...One never seems to be able to see Lopez coming. Lopez seems to be rather like the Spanish Inquisition. Lopez has had an excellent year thus far. He won a grass event, has been to the Madrid Masters quarterfinal and now this. Lopez has actually got a good chance of making a deep run at the Open. He will be seeded and he is red hot. If he gets a lucky seed draw [Nadal, Wawrinka] he could do very well. This tournament he opened against eleventh seed Agut. He should not have won that match but did so without losing a set. Next he ousted Smyczek in his home nation before facing Berdie in the third round. Lopez lost his first set against the Berd but came back to win it whilst playing some scintillating tennis. Next the tricky Spaniard outsmarted and out-thought Raonic. Raonic struggled with the aggression and lefty spin of Lopez. Lopez is best on grass but he can play on any surface. He served and volleyed a lot during his time in Canada. Lopez has won doubles titles before and he knows he has the net skills at his fingertips. In fact, Lopez may have one of the simplest games in the top 100, after Simon’s, of course.
...I wanted to give congratulations to the young Bulgarian for making his first semifinal at this level on hard-courts. He endured three long difficult three setters against quality opponents before falling to Tsonga. He seemed to run out of steam but it was still an excellent week. The personal bests just keep falling for the youngster. Special mention: Kokkinakis qualifying for his first ever Masters and also into top 200. The young Aussie benefited from the retirement of Matosevic after losing the first set in the breaker 9-7.
...It’s not often I get to talk about Americans here. Todd’s luckier in that regard, as the WTA has a number of talented American ladies. The Williams sisters had a good week and Shelby Rogers bageled the world number seven in her backyard. Throw in the fact that they have serious up and coming talent like Keys, who seems to have a cannon instead of an arm and Taylor Townsend, who looks like Zina Garrison and plays like thunder. Russell blitzed Bester of Canada love and one, but was pushed to the brink by Martin of France in the qualifying. Once in the main draw, however, he made as much out of the opportunity as he could. He beat Mahut 6-3, 6-3 but lost o Ferrer in three sets. The 36-year old Michigan man has made the fourth round of a slam but it’s his best appearance. He qualified there and beat Malisse in four and then led Kuerten by two sets to love. He fell in five to the eventual champion. Russell may retire soon but he has been in the top 200 for a long time. He is a stalwart of American tennis and he would make a great coach. The USTA could do so much worse. Russell may not have big weapons or even a particularly strong defensive game, but he does have a lot of spirit and he is mentally tough. And that’s just fine. He has lived the life of a journeyman, and lived it well. He embodies the journeyman spirit.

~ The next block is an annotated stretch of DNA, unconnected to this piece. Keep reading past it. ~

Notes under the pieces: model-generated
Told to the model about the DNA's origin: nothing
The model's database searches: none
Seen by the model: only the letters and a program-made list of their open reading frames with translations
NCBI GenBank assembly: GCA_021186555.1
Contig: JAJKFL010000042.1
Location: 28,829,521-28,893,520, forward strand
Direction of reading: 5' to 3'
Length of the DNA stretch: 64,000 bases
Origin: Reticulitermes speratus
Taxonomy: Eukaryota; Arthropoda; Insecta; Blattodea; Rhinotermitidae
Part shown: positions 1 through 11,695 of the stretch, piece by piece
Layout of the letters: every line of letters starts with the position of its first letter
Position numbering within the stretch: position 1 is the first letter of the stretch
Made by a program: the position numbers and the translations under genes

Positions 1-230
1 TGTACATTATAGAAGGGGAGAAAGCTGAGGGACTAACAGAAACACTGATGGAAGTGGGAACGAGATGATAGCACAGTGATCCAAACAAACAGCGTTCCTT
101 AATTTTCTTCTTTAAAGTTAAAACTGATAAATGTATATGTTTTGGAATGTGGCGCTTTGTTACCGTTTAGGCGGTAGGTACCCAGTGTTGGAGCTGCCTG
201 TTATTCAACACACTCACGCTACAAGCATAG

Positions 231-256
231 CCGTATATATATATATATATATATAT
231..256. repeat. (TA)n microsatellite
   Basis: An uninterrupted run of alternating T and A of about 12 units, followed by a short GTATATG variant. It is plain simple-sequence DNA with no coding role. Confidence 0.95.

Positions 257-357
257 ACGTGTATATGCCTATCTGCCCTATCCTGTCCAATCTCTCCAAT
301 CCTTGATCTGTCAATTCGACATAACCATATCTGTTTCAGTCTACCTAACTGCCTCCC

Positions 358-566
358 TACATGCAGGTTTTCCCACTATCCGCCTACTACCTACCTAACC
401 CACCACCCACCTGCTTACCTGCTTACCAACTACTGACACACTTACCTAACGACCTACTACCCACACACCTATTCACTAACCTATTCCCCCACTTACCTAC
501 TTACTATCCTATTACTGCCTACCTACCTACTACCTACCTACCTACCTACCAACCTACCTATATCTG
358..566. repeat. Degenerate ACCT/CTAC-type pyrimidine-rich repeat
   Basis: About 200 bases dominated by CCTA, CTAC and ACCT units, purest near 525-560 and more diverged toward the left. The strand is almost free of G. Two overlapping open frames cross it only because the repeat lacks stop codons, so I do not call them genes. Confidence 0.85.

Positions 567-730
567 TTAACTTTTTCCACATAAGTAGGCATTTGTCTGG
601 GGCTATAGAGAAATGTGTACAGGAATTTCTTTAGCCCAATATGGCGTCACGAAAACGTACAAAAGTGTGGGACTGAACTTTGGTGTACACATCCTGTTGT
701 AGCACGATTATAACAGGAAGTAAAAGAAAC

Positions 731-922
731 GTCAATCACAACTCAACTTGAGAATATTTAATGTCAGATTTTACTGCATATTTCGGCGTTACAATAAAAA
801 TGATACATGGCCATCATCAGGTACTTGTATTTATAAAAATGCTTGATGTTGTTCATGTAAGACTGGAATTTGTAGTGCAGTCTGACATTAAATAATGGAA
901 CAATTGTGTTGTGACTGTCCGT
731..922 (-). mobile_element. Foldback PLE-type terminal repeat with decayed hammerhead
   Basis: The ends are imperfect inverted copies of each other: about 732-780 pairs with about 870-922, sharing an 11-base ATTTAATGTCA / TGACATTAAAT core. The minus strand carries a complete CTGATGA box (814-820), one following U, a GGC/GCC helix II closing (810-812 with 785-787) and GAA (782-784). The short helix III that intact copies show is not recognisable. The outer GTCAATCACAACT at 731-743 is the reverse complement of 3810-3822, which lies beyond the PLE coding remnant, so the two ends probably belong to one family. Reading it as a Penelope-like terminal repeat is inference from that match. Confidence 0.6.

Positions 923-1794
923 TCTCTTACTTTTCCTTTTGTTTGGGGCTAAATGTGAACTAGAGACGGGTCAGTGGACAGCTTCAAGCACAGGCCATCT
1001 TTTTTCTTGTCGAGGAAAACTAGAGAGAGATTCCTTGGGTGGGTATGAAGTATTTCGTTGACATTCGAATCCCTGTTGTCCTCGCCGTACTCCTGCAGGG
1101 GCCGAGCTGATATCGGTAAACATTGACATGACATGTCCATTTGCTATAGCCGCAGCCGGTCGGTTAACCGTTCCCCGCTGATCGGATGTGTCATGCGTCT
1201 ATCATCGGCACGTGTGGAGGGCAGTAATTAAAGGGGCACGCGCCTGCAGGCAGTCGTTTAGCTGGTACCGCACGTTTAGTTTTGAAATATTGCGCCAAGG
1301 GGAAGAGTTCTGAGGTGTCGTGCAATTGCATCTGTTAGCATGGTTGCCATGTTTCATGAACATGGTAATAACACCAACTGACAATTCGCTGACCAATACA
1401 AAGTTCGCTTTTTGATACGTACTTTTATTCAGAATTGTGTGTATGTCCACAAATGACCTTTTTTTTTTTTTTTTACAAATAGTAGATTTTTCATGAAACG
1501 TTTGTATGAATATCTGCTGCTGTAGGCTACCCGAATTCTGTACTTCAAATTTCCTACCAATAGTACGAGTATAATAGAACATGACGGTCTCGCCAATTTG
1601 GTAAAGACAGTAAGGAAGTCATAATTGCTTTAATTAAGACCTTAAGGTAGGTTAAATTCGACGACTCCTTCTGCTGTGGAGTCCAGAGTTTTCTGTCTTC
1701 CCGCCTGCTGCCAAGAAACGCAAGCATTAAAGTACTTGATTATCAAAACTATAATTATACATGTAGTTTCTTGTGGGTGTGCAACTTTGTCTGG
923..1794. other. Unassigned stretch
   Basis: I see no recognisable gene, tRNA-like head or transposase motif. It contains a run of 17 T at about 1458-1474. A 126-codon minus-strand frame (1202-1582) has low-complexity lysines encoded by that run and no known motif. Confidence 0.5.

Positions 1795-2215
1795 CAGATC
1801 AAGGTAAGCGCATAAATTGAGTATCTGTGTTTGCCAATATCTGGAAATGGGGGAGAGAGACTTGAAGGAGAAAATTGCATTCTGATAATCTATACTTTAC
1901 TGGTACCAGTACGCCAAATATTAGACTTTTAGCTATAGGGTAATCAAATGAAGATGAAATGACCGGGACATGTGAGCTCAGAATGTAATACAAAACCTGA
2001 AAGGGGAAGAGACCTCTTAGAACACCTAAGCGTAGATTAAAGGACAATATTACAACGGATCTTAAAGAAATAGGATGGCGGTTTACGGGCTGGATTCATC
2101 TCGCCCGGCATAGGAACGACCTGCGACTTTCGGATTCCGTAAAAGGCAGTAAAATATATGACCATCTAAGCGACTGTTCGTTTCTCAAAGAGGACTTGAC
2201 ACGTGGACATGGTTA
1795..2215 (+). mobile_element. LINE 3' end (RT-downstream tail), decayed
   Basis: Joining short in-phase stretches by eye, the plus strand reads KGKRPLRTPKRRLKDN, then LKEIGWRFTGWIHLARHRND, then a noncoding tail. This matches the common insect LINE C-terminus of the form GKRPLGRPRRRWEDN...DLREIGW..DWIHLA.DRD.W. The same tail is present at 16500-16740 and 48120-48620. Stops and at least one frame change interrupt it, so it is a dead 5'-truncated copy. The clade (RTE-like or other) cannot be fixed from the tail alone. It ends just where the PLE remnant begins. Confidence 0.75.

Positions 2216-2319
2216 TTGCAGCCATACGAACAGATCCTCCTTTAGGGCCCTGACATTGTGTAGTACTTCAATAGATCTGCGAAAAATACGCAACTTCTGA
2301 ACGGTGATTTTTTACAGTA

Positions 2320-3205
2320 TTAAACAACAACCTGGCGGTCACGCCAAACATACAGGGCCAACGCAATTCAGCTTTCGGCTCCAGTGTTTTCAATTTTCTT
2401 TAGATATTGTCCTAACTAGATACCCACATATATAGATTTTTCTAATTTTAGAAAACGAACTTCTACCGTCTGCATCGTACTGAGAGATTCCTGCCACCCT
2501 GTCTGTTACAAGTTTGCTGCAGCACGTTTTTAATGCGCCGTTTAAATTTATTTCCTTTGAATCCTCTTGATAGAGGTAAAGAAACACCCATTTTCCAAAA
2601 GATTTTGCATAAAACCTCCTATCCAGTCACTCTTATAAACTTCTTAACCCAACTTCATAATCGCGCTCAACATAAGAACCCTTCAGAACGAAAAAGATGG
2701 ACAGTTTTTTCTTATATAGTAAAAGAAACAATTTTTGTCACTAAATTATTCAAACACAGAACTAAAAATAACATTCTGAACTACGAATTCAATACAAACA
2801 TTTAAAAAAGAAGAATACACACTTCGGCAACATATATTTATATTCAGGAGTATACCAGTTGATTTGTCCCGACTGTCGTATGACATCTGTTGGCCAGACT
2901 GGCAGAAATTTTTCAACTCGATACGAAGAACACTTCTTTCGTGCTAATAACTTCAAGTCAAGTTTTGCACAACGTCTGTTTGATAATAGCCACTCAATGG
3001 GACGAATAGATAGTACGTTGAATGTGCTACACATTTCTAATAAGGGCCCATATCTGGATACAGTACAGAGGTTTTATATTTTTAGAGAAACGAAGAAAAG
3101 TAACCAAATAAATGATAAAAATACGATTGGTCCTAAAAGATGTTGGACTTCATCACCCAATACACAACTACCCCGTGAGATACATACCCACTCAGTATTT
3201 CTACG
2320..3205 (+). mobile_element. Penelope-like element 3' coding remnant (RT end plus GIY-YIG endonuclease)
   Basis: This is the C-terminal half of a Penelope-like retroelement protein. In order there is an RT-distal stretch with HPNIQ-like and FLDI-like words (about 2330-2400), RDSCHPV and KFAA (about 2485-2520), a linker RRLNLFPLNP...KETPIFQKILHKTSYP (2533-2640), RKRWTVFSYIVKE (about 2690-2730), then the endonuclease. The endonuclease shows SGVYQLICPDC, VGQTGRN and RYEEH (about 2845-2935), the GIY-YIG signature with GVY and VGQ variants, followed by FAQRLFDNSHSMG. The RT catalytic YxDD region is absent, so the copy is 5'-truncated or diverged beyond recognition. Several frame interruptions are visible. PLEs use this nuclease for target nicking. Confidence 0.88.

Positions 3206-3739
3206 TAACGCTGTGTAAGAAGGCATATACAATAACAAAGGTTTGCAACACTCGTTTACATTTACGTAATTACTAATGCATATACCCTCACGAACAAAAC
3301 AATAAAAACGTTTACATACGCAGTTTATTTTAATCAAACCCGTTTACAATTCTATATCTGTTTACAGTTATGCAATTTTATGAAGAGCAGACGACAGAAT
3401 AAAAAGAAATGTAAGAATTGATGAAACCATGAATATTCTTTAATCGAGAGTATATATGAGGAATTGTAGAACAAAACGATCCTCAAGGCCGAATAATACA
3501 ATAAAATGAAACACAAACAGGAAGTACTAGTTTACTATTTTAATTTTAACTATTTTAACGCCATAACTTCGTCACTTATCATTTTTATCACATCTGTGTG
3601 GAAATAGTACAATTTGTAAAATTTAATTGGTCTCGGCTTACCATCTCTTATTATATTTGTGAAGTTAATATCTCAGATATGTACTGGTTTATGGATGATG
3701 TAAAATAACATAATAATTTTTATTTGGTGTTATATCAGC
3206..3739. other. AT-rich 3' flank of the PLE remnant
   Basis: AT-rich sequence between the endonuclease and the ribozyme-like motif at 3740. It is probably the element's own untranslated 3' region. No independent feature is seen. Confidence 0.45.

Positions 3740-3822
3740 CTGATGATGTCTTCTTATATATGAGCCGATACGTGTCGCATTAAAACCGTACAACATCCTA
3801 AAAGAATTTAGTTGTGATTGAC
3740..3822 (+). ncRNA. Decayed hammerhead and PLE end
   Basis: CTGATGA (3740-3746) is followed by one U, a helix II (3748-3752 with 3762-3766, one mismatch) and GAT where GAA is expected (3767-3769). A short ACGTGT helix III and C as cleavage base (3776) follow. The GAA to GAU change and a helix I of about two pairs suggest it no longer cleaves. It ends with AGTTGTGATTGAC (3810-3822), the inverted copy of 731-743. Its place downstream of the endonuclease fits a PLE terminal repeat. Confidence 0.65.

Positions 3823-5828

...Not often Djokovic lands here. I guess we’re getting some unusual occurrences this week. Djokovic has had a very good year and is almost certain to finish as world number one. He is also going for the final piece of the Master’s puzzle this week. Of course, if he doesn’t win the French Open he can’t be considered among the "greatest ever" discussion, but if he were to win every Masters and the French he would need to be in the conversation. The signs were there. Often times Djokovic will struggle in the earlier rounds before going out. He barely got past Monfils 6-2, 6-7, 7-6. The athlete wielding a tennis racket is always dangerous and really tested Djokovic. Tsonga is a different challenge altogether. The Frenchman blew Djokovic away 6-2, 6-2. That’s not even close. Djokovic, the world’s best returner, could not handle the serve of Tsonga. Remarkable, really.
....He deserves this award for all of it, but mainly for beating Murray, Djokovic and Federer in one tournament. I shall shamelessly use Wikipedia here: Only four players have previously managed to win a tournament where three of the Big Four have competed: